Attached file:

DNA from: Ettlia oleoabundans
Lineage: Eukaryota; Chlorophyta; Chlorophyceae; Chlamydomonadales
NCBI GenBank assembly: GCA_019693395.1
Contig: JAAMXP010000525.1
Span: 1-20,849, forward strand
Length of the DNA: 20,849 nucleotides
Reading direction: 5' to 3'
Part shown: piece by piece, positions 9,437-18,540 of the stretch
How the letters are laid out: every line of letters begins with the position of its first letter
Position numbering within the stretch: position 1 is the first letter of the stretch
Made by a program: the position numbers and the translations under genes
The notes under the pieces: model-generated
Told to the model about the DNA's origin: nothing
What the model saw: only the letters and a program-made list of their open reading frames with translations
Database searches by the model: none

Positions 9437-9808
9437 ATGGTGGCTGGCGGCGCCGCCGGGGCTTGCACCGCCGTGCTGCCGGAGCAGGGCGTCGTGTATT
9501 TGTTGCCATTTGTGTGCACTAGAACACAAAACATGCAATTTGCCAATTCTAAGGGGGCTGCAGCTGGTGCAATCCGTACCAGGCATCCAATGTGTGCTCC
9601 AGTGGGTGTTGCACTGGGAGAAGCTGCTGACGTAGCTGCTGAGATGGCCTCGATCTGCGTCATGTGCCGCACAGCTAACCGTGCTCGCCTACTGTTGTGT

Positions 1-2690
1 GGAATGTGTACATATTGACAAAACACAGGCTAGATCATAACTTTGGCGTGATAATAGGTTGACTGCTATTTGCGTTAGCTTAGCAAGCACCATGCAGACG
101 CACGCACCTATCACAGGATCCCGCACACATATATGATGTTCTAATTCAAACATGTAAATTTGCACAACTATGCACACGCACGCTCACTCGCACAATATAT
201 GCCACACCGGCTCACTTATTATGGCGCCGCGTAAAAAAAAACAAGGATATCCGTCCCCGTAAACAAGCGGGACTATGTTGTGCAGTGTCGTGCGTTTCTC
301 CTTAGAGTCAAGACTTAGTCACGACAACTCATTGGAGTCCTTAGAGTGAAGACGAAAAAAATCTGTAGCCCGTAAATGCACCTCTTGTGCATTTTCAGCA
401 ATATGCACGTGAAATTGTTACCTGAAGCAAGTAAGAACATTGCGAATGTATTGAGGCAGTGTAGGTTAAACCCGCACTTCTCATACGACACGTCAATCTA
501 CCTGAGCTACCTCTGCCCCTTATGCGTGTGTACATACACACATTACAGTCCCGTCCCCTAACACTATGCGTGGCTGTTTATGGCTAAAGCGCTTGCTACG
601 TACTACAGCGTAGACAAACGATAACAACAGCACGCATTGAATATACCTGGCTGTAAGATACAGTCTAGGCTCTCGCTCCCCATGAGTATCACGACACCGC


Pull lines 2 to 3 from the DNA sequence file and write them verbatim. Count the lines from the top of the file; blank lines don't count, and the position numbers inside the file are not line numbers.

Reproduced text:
Lineage: Eukaryota; Chlorophyta; Chlorophyceae; Chlamydomonadales
NCBI GenBank assembly: GCA_019693395.1